US National Security Adviser John Bolton said on Friday talks between the US military and its Turkish counterparts on the Kurds and Syria will continue next week, in the hopes of producing results both countries accept.
Bolton, in a radio interview, said he, President Donald Trump, and Secretary of State Mike Pompeo understood Turkey had committed "not to harm the Kurds who had fought with us against ISIS."
Bolton had suggested on Tuesday that protecting Washington's Kurdish allies would be a pre-condition of the US withdrawal troops from Syria, which began earlier on Friday. That drew a rebuke from Turkish President Tayyip Erdogan, who called his comments "a serious mistake."
"What we’re still pursuing in these military-to-military conversations are assurances and protocols and procedures so that everybody feels comfortable with how this is going to happen. And we’re hoping those discussions, which will continue next week, will produce results that are acceptable on both sides," he said in an interview with Hugh Hewitt, according to a transcript.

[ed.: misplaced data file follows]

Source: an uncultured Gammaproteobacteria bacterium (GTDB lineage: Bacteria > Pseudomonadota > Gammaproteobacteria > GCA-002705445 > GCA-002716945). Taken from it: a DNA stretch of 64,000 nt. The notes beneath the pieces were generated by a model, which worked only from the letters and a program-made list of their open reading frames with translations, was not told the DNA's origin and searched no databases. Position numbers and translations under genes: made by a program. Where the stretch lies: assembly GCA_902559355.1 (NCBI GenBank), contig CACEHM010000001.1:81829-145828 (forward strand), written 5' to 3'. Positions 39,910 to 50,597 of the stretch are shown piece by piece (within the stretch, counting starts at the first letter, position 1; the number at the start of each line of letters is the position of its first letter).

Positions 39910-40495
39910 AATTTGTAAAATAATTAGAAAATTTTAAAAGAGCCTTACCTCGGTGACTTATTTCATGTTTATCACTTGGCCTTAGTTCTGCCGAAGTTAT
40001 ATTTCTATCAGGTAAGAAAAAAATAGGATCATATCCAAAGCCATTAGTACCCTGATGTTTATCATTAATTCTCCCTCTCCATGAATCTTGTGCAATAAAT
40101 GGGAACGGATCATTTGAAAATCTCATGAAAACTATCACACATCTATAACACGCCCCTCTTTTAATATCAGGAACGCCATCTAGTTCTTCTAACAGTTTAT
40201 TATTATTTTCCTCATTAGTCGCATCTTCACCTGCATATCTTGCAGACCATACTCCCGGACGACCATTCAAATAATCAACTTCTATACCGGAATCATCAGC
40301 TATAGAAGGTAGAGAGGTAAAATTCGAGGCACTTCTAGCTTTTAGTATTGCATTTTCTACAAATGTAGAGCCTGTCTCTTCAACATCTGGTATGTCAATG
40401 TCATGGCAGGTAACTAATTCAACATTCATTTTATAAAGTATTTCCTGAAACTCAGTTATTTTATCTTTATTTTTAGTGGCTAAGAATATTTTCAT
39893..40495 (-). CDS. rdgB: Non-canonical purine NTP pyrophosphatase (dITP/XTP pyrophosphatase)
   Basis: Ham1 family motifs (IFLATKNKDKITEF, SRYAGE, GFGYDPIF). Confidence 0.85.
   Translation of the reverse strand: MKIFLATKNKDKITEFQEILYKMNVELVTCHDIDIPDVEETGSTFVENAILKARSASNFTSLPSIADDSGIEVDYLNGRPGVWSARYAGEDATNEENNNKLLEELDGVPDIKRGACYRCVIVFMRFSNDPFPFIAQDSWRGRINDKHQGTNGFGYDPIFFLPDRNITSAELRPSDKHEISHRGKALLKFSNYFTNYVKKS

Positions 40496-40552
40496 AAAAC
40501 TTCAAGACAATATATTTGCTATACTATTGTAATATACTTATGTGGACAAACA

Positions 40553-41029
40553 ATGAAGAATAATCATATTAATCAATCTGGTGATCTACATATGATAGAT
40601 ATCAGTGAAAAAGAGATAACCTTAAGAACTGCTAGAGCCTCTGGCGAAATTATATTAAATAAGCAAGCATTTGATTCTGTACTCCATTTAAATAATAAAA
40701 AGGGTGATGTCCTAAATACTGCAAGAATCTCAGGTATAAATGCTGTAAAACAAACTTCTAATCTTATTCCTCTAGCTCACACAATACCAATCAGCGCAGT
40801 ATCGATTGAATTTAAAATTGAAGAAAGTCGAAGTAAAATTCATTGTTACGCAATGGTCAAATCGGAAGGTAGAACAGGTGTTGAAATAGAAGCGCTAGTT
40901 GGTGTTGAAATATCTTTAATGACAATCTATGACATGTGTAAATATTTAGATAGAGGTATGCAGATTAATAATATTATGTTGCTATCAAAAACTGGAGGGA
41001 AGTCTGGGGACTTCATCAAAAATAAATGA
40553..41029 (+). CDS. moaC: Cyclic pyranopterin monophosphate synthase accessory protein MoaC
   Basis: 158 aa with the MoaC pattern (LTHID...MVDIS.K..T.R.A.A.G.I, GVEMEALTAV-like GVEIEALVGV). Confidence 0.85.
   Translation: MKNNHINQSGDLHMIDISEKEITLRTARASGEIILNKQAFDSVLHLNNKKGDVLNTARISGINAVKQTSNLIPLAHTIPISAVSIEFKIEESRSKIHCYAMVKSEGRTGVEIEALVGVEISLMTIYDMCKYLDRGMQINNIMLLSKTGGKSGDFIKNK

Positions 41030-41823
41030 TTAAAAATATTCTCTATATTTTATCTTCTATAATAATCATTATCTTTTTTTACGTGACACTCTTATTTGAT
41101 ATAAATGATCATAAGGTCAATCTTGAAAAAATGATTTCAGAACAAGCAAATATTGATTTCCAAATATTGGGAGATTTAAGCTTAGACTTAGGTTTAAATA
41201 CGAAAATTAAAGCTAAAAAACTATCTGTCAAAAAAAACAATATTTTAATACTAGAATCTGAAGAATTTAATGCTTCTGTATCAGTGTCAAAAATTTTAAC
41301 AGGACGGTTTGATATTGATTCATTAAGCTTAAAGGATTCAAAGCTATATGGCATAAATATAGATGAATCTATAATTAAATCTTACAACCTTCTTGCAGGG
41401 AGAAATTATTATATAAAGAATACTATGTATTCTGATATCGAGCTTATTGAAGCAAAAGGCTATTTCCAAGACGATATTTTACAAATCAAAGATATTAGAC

Pan-Arab poll: Biden better for region, but must shun Obama policies

Updated 26 October 2020

Pan-Arab poll: Biden better for region, but must shun Obama policies

  • Majority of respondents to Arab News/YouGov survey consider neither candidate good for region
  • Findings show strong Arab support for Trump on Iran but not on Jerusalem embassy move

RIYADH: Nearly half the respondents in an Arab News/YouGov poll conducted in 18 Middle East and Africa (MENA) countries believe neither candidate in the upcoming US elections will necessarily be good for the region.